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State Duma Passes Anti-Offshore Act

18.11.2014 12:05 / RBC

The State Duma hastily passed in second and third readings the so-called ‘Anti-Offshore Act’, establishing new income tax rules for foreign companies controlled by Russians. Earlier, deputies have turned down all amendments to the controversial bill.

“The key aim of the bill is establishing an effective mechanism banning the use of low tax offshore jurisdictions to create unjustified preferences and tax benefits”, reads the bill memo on the State Duma website.

The new Act, due for enactment on 1 January 2015, amends the Tax Code to include ‘controlled foreign company’, a registered or non-registered entity which is not a Russian tax resident, but is controlled by one.

Controllers are under obligation to report to tax authorities their participation in controlled companies, declare and substantiate undistributed profits of these companies. Minimum profit to be declared will be RUB 50mn in 2015, down to RUB 30mn in 2016, and RUB 10mn after 2017.

The controlling party, according to the Act, is the 50%-plus owner of the company, as well as Russians who along with their spouses and children own over 10% in a company that Russian tax residents own more than a half of. Similar rules apply to companies part-owning foreign companies.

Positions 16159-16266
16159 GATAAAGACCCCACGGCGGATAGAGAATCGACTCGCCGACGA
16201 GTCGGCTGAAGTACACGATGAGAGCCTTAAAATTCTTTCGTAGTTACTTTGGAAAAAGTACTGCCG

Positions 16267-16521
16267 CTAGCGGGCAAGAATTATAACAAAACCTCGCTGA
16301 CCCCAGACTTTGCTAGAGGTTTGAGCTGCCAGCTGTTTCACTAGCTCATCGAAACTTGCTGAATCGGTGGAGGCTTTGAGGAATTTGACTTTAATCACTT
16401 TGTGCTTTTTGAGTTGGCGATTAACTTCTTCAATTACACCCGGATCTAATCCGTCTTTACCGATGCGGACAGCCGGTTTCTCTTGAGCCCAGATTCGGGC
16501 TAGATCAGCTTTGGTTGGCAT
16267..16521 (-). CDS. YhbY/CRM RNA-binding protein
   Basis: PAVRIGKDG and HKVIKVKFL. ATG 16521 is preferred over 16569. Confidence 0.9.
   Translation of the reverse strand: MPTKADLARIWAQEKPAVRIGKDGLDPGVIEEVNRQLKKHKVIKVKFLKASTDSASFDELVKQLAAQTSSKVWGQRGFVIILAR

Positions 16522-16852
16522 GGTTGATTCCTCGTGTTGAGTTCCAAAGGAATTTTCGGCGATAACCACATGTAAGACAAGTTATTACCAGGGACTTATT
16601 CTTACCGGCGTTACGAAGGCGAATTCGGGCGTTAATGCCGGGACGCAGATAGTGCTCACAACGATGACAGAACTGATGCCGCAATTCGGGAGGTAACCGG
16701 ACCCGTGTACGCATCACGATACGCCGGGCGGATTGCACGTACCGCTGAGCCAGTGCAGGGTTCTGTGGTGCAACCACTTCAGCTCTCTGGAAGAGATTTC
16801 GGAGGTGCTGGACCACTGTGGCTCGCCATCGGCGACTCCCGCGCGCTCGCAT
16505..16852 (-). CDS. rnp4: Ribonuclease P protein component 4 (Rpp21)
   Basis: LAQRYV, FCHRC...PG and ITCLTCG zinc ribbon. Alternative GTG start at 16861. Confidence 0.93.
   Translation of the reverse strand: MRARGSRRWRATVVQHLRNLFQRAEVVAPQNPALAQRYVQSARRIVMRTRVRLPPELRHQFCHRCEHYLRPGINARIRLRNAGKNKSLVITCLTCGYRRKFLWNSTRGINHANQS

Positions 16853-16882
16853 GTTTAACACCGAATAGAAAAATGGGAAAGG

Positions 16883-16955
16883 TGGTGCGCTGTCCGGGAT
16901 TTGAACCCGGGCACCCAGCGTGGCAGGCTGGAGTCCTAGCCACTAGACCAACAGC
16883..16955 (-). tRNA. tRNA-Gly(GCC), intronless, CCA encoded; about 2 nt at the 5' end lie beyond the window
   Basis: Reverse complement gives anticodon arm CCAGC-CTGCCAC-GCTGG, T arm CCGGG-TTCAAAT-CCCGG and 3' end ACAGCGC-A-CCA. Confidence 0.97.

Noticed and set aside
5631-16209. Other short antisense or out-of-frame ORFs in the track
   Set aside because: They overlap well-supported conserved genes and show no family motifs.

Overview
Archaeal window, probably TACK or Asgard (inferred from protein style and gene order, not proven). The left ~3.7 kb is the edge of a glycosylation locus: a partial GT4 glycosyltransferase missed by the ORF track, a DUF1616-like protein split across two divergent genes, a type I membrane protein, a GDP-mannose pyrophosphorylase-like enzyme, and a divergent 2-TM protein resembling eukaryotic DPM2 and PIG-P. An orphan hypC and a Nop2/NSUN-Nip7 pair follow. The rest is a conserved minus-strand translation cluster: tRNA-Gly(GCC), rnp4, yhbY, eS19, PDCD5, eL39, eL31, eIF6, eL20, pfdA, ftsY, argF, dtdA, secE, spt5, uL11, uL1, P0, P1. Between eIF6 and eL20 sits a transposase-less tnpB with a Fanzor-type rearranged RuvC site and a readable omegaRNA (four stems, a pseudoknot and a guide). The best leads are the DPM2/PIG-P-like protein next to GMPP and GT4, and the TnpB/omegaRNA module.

Starting in 2016, 25% will also be considered a controlling share. This norm is the most important second reading amendment in the Anti-Offshore Act – initially it was proposed to lower the bar from 50% to 25% by 2017.

“This boils down to: where you want to work? A year is quite enough to decide”, deputy Denis Voronenkov, one of the authors of the amendment, told RBC earlier.

The business and the government have prepared amendments to the Act, but they were turned down.

Failure to present financial reports of the controlled foreign company to the tax authorities along with the tax declaration is punishable by a RUB 100k fine starting in 2017. Non-payment or incomplete payment of the tax resulting from omission of the controlled foreign company profit from the tax base is punishable by a fine of 20% off the unpaid tax amount or a minimum of RUB 100k.

Non-declaration of a controlled foreign company is punishable by a RUB 100k fine per each company, plus the existing tax evasion criminal penalty.

Evgenii Kalyukov

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